proletariat of Paris against the first attempts at privatisation by the city
council. The great importance of this period of movement was that, on the
one hand, it opened a window on the conjuncture that was about to begin,
towards the problems that were to characterise the global era of
neo-liberalism; on the other, it expressed and highlighted the new
characteristics of living labour. The analysis of the conjuncture was
profoundly intertwined with theoretical analysis, so that, beginning with
the crisis which intensified between the 1980s and the 1990s, it was able to
make statements about the new nature of productive labour. This was the
great moment of the history of Futur antérieur. In fact it was through the
analysis of the struggles (and certainly not only through sharpening our
critique of ideology) that the discovery of what was new in value and in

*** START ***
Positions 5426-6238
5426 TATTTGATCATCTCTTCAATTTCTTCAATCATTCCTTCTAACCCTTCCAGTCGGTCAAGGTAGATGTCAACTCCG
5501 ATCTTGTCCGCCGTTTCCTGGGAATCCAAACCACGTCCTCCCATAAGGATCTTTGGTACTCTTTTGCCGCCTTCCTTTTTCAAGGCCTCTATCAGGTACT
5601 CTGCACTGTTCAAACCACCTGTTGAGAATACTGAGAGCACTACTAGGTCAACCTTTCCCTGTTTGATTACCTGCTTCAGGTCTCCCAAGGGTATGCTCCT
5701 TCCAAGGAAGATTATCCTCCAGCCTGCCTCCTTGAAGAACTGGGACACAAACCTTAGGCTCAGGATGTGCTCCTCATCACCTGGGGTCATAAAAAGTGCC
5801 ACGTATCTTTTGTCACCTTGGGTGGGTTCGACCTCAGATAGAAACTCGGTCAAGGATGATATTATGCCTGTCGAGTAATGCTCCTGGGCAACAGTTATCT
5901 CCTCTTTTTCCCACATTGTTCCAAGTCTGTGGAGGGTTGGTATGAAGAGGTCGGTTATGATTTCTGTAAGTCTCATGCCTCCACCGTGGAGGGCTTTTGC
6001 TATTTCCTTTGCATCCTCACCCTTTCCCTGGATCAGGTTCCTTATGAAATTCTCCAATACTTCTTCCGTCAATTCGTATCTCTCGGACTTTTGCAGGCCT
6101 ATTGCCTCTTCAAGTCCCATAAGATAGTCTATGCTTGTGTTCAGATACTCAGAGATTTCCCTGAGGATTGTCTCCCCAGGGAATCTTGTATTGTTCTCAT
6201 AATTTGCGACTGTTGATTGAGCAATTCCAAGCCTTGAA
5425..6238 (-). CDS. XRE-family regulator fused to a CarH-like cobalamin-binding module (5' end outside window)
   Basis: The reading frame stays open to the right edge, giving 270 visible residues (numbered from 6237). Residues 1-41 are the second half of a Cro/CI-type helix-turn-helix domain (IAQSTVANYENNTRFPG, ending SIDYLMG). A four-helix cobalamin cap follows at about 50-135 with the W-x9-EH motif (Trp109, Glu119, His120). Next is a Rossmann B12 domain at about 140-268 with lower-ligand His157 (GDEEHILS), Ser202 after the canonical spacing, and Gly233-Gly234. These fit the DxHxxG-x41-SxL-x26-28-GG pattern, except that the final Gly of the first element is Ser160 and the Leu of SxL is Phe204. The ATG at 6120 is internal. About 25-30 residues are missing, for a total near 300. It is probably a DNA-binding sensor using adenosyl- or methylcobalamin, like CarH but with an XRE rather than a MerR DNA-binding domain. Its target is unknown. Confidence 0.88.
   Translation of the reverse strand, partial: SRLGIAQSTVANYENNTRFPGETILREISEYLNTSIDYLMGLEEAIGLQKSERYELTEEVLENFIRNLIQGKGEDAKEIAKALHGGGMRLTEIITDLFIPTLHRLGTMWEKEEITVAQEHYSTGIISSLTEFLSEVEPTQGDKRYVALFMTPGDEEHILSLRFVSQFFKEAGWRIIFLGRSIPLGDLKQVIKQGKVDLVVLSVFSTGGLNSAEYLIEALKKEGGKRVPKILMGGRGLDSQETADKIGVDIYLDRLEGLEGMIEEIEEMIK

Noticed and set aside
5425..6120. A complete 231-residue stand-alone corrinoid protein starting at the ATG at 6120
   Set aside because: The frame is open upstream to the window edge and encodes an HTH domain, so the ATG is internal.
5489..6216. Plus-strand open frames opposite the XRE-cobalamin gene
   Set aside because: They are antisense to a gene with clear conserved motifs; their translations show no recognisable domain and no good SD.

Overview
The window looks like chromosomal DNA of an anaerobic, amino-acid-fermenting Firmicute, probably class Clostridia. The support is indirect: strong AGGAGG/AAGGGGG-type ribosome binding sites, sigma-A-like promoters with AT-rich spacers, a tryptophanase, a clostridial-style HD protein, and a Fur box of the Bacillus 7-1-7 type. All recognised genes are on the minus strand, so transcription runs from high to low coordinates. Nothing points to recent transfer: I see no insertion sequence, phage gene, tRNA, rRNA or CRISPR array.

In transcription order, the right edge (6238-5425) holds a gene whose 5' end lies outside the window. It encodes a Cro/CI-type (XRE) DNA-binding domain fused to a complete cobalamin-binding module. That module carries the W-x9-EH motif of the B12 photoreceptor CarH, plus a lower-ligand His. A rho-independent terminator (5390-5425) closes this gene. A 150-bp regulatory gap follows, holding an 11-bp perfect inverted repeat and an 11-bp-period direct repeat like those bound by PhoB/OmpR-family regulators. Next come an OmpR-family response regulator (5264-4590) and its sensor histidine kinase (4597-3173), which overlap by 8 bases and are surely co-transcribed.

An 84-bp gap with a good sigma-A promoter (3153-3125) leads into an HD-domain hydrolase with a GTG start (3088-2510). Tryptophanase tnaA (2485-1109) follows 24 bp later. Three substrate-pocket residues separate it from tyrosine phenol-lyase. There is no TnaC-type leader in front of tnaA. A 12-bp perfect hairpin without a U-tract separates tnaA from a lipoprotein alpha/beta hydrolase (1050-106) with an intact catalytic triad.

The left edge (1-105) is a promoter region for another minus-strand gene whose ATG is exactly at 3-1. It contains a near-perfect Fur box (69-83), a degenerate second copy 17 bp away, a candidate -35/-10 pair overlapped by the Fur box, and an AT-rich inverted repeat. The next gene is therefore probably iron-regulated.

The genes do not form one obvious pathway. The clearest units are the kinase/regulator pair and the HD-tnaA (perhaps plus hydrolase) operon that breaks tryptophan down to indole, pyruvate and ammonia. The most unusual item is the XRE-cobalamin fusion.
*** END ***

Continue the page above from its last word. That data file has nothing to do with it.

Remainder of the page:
living labour became central to our political analysis.

Today we live in post-modernity. A postmodern analysis of the real does not
mean simply analysing what is happening around us in terms of evanescence
and global alienation; it also (and above all) means identifying, in what is
happening around us, a productive matrix which reveals, with the new nature
of labour, the evanescence, the mobility, the precarious existence of the
ontological experience of postmodernism. The struggles of 1995-6 were the
place in which the new capitalist mode of production (postmodern, precisely)
appeared and simultaneously went into crisis. Futur antérieur charted this
process, and was able to describe it in ways that were original and

In Futur antérieur, our attention to the cultural and political genesis of
postmodernity was accompanied by an analysis of the subjects located within
the changing nature of labour in the regimes of postmodernity. Immaterial
labour, precarious labour, the subsumption of affective labour within and
beneath the productive potential of capitalism, the transformation of social
cooperation into a fundamental element of value creation -- all this became a
crucial element of research and theoretical analysis. When these
considerations were added to our detailed analyses of struggles, and were
articulated with the definition of tendencies, then we were within a change